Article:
Updated: Mar 29, 2020
Historical fiction is a genre that I often overlook. It is incredible when you think about how much time and work goes into authoring a book in this genre. The amount of research must take ages and the character development cannot be a simple task. Kristin Hannah is an incredible author in the historical fiction genre. Her writing and her character development has such depth. The Nightingale by Kristin Hannah embodies all of this.
I was late to the game on reading The Nightingale. I had it sitting on my shelf for months, waiting to be added to my TBR list. I am not sure what was holding me back. I think mostly it is the heaviness that historical fiction usually has. I have to be in the right mindset to dive into the story and be ready to take my time with finishing it. Historical fiction tends to be dense writing and I need to be in the right headspace. I did not find this one to be a quick read, but I have also been in a reading slump lately, so I took my time. This book deserves just that. It deserves to be savored. The story is deep and intricate. The characters are well developed and feel like real people. Sometimes, when I read a Kristin Hannah book, I cannot believe that the characters are not real people. That is how good she is at developing a character.
The Nightingale is a historical fiction book set in France, during World War II. The Nazis are invading the surrounding areas and start to occupy France, forcing the residents into dire straights. Vianne and Isabelle, two sisters by blood, both trying to survive the war, show a different perspective of what the time was like. Vianne is a school teacher, with a husband and young daughter. She must learn how to survive the war after her husband is drafted and she is forced to open her home to a German soldier. Isabelle is Vianne's strong willed, younger sister, who has passion pulsing through her that urges her to help France, in anyway she can. Isabelle meets individuals involved in a movement to work against the Germans and help downed pilots escape to safe territory. Both sisters have very different experiences during the war and their stories are both inspirational and heartbreaking.
Vianne is forced to survive without her husband and keep her daughter safe during the war torn times. They battle starvation and cold, as well as the wrath of the German soldiers taking everything that once belonged to them. Vianne must remain strong for her daughter and focuses on this as her sole purpose during the war. Despite her meek demeanor, Vianne struggles with how to make a difference during these trying times. She finds strength and inspiration during the war to help orphaned children whose parents have been sent to concentration camps. She aids them in changing their identities and ushers them to safety.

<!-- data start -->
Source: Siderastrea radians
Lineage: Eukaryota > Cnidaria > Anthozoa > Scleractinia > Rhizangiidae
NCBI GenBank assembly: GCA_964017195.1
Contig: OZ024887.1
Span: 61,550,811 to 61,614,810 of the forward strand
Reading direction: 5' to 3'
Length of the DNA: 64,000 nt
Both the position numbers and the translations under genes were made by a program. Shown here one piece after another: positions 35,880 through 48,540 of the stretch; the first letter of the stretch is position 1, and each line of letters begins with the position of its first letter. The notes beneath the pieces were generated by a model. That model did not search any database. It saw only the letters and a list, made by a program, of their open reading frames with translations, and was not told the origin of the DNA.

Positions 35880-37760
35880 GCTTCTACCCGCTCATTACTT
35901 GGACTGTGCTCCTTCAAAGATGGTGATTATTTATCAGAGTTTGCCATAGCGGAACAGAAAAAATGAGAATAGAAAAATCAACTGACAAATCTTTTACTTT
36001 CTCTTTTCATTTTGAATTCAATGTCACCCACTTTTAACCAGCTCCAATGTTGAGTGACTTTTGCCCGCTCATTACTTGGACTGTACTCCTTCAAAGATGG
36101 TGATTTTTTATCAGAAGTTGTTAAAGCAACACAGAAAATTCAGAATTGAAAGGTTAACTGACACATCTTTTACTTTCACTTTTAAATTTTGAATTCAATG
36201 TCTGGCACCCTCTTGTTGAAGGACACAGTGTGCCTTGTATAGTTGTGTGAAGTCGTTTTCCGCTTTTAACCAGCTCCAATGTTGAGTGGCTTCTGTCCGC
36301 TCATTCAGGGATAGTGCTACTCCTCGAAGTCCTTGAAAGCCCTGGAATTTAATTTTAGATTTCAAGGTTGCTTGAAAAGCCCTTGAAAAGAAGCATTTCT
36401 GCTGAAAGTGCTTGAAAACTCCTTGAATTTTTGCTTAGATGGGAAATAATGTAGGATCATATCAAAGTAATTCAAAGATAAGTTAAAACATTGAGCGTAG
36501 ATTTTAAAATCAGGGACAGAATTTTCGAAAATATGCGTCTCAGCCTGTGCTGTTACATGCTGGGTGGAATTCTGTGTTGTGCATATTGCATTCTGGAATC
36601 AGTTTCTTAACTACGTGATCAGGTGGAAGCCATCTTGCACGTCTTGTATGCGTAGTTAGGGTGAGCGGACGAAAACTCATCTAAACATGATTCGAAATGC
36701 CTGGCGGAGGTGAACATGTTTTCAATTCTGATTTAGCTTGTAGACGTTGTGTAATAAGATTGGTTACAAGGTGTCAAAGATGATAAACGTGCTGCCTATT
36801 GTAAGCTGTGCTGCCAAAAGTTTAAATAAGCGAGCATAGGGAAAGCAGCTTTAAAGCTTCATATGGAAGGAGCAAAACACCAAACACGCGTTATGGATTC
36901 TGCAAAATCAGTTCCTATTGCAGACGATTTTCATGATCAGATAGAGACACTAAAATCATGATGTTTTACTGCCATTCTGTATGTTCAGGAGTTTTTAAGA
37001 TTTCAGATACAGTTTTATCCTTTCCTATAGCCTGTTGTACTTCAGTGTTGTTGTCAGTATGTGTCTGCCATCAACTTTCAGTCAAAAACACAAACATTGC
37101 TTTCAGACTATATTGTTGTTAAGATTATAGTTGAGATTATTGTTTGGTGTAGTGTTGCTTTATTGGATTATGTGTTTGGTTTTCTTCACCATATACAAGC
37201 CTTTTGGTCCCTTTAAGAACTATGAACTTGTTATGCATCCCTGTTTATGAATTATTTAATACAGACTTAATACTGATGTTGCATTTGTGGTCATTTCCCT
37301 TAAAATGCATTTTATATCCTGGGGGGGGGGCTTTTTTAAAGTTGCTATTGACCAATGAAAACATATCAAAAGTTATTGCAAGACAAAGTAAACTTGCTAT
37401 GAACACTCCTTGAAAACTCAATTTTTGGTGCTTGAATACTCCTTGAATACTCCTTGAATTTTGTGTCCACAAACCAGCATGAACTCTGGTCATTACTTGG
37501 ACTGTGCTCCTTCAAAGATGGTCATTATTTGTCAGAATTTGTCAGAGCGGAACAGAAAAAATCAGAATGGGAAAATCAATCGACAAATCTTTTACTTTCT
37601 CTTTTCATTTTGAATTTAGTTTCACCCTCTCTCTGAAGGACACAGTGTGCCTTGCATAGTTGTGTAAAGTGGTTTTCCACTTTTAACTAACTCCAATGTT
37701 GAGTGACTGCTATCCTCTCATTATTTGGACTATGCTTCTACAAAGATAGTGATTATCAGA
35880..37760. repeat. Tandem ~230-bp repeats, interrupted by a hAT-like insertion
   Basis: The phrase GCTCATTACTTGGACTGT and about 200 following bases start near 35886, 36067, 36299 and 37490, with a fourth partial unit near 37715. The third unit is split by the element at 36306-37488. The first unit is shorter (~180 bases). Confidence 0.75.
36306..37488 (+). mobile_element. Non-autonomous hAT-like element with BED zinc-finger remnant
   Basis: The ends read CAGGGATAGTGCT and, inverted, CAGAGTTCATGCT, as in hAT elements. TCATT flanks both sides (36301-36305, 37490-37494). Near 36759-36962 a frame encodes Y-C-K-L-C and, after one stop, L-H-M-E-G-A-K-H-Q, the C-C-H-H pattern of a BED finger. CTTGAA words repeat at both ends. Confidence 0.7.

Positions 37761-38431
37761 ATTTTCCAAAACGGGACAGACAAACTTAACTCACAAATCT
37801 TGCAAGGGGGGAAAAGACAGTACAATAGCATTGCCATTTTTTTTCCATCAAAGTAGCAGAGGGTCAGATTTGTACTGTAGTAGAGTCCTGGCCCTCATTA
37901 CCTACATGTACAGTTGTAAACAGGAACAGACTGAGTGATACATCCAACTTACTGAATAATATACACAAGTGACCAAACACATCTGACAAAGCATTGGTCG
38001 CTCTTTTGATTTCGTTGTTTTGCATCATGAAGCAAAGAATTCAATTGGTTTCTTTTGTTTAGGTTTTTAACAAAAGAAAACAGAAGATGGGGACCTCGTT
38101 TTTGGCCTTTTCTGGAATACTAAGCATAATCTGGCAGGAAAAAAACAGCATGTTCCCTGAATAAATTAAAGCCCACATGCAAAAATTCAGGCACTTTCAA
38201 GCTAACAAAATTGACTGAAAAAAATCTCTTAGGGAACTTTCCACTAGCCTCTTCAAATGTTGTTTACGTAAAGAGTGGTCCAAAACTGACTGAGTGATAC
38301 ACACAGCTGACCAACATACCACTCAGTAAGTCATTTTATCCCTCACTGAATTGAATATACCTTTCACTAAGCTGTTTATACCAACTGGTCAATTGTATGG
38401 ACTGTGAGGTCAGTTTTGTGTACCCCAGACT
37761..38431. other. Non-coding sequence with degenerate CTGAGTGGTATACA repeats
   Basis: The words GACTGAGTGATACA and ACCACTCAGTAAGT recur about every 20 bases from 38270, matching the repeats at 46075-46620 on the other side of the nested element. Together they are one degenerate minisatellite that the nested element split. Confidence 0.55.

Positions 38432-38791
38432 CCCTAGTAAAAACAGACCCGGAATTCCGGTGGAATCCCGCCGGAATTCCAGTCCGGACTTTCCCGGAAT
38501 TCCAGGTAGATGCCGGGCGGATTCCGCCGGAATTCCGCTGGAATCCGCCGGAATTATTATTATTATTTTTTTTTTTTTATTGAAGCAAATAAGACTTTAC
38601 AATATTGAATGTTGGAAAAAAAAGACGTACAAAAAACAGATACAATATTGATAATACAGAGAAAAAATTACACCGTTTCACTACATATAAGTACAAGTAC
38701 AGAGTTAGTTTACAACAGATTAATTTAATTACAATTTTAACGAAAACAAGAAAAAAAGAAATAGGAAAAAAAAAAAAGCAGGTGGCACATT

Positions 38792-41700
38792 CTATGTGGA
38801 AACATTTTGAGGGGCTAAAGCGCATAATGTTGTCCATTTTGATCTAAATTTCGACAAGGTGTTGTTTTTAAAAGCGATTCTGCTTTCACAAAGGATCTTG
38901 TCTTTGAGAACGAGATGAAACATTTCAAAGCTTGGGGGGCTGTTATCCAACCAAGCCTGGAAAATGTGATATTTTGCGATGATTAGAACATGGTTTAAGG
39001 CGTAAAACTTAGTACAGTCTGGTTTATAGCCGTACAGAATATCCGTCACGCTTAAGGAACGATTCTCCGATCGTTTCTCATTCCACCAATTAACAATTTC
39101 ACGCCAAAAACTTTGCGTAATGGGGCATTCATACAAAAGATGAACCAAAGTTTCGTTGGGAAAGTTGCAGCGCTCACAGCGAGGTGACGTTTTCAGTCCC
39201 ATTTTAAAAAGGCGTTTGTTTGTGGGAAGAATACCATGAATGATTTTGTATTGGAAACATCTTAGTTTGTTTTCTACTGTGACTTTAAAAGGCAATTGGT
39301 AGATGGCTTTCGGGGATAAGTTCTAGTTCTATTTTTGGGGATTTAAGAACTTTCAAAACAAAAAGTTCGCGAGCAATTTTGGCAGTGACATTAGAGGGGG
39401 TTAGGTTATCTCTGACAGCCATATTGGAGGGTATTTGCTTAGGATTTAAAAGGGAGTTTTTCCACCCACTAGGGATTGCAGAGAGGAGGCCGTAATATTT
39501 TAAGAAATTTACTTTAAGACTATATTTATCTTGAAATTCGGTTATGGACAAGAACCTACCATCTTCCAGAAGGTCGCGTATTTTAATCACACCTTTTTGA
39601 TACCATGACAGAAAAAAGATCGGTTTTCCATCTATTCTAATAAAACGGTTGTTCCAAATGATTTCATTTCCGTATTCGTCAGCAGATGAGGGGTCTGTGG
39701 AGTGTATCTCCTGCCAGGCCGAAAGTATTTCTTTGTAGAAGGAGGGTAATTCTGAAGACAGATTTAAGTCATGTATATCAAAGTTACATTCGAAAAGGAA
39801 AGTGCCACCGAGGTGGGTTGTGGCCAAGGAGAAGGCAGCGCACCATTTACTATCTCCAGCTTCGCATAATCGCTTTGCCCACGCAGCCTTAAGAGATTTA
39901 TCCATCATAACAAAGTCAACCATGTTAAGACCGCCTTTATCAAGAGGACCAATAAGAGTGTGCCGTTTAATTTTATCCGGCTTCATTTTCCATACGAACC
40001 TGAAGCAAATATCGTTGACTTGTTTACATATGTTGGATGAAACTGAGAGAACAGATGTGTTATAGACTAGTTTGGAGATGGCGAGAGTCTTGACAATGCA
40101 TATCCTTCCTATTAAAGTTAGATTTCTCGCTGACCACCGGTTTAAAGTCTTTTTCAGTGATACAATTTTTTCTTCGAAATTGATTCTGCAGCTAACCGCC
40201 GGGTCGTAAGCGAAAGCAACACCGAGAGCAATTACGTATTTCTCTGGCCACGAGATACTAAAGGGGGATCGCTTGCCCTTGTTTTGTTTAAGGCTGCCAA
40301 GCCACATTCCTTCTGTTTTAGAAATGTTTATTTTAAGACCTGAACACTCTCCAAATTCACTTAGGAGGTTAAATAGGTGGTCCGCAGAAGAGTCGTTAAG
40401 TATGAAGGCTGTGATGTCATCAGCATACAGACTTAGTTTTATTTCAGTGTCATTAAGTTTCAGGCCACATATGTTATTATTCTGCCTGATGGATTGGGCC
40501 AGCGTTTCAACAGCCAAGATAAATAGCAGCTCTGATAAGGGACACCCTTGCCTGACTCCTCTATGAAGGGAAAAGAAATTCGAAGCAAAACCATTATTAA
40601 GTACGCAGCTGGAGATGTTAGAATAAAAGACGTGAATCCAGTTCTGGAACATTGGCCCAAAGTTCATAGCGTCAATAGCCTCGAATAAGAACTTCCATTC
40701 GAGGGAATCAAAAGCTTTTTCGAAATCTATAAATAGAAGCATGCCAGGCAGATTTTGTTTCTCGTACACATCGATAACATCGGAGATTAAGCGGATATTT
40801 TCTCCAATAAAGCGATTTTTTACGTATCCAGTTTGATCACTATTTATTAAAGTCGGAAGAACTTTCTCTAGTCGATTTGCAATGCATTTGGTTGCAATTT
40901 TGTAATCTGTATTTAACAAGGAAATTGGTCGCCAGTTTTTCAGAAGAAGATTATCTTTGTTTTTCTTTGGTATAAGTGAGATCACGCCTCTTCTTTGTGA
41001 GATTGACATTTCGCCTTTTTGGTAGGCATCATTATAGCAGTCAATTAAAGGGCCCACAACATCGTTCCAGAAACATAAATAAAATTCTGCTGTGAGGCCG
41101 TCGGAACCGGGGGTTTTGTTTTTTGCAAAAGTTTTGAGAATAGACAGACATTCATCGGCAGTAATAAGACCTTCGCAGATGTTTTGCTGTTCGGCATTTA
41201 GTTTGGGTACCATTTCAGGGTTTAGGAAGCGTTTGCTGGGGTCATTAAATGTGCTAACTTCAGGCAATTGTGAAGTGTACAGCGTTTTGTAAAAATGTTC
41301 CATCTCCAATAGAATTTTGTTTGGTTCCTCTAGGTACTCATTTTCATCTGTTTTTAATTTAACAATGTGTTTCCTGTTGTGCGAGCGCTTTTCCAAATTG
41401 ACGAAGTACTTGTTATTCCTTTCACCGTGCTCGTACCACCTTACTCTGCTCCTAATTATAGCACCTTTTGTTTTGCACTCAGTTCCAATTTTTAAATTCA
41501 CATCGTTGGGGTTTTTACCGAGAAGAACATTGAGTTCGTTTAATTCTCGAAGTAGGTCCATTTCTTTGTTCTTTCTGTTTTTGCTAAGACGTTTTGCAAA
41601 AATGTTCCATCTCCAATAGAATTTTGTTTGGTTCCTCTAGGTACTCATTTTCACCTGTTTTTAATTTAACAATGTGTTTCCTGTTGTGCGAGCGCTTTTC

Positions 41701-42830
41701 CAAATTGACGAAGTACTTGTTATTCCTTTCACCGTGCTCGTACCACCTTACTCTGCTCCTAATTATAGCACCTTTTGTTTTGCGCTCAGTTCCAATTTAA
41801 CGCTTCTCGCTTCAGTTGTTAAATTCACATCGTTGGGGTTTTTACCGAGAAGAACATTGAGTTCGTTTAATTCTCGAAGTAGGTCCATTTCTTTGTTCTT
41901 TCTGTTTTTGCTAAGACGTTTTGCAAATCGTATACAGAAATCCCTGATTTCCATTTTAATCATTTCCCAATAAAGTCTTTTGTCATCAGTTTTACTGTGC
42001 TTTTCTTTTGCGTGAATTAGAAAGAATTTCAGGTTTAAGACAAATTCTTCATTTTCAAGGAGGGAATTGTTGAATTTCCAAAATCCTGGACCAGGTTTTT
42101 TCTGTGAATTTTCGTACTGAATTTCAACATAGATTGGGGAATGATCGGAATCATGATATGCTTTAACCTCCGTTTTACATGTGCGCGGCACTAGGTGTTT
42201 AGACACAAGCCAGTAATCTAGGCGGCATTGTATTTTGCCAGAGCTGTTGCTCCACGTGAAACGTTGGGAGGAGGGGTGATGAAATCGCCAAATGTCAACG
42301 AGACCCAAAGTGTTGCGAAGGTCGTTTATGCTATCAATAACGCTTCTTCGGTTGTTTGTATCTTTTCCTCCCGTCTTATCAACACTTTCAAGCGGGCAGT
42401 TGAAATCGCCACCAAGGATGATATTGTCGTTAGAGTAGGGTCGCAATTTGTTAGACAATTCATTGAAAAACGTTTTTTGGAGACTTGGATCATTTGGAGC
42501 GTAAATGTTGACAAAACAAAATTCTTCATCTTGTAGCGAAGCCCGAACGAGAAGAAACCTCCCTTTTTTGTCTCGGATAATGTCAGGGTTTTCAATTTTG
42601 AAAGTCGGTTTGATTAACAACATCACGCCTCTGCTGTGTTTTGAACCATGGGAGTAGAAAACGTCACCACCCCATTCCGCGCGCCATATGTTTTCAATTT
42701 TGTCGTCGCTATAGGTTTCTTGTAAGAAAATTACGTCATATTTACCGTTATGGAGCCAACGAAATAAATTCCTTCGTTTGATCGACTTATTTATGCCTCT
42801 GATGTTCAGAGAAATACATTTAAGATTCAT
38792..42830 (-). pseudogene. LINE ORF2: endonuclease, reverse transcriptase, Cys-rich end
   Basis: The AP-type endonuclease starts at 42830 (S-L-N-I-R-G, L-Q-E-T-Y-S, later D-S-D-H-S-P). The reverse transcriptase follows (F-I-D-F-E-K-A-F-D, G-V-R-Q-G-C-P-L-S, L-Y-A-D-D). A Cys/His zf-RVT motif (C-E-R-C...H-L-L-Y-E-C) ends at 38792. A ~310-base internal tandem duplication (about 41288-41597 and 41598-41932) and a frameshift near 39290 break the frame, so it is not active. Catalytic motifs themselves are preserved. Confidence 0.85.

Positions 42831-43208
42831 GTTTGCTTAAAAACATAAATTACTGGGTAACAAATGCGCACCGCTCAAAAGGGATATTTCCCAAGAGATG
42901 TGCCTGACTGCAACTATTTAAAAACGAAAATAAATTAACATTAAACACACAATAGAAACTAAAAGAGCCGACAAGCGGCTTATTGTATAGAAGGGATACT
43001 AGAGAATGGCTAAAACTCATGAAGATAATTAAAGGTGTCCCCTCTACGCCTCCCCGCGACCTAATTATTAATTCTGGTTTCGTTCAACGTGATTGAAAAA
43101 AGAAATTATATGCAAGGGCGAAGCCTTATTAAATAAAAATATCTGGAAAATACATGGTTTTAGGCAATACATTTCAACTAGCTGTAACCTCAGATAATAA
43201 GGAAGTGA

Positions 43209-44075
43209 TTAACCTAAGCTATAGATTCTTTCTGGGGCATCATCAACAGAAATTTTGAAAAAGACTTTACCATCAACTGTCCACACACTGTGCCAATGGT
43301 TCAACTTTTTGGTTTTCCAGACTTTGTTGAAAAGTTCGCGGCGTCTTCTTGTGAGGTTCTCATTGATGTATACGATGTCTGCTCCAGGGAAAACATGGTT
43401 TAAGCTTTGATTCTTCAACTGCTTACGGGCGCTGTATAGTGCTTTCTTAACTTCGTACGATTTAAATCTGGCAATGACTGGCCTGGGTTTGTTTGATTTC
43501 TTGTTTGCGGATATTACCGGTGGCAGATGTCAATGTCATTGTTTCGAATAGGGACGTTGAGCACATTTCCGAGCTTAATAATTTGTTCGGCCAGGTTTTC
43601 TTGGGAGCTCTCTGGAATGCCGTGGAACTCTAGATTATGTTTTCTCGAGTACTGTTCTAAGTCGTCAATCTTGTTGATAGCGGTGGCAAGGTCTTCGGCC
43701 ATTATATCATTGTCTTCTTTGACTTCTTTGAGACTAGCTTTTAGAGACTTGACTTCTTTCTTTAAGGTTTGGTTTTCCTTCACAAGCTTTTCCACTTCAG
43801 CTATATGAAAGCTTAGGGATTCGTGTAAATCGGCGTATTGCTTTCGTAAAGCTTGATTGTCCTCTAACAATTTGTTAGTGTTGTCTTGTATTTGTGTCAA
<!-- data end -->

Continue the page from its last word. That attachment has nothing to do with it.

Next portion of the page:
While Vianne is struggling to survive the war, Isabelle is leading a movement and helping France in anyway she can. She finds a group of individuals who invest their time rescuing downed pilots escape enemy territory. Each pilot she saves is one less killed by the war and one more that can keep fighting for France. Isabelle finds a sense of purpose in this work, but is also careful because it is a huge risk. Each sister's story is incredible in its own way. I felt more connected with Vianne, being that she is a mother and I could picture myself in her shoes, but Isabelle had incredible strength and courage. I loved her story of how she persevered and helped the French cause, risking her life in the process.
I do not want to give away any spoilers, but the last 100 pages of The Nightingale had me rapidly turning the pages to find out how their stories ended. The last two chapters were so jam packed with emotion, I sobbed as I finished the book. Kristin Hannah has a way of invoking so many emotions when you read her stories. Because of this, she is truly one of my favorite authors. The Nightingale is an incredible story that transports you back in time and envelops you in the history. I highly recommend this book if you enjoy reading historical fiction, especially stories set during WWII. I tend to gravitate towards that time period if I go for this genre and this story is one of my all time favorites. I highly recommend you take your time with the story and savor each word. I invested more time reading this book than I typically do, but felt that by being intentional, I enjoyed it much more.
Overall, I gave this book ★★★★ .5 stars. I was just shy of a five star review and the only thing that held me back is that I read The Great Alone by Kristin Hannah and absolutely loved it. It is one of my solid five star reads of 2019. If I compare the two side by side, I prefer The Great Alone. But that is just my opinion. Many people have told me The Nightingale is one of their favorite books.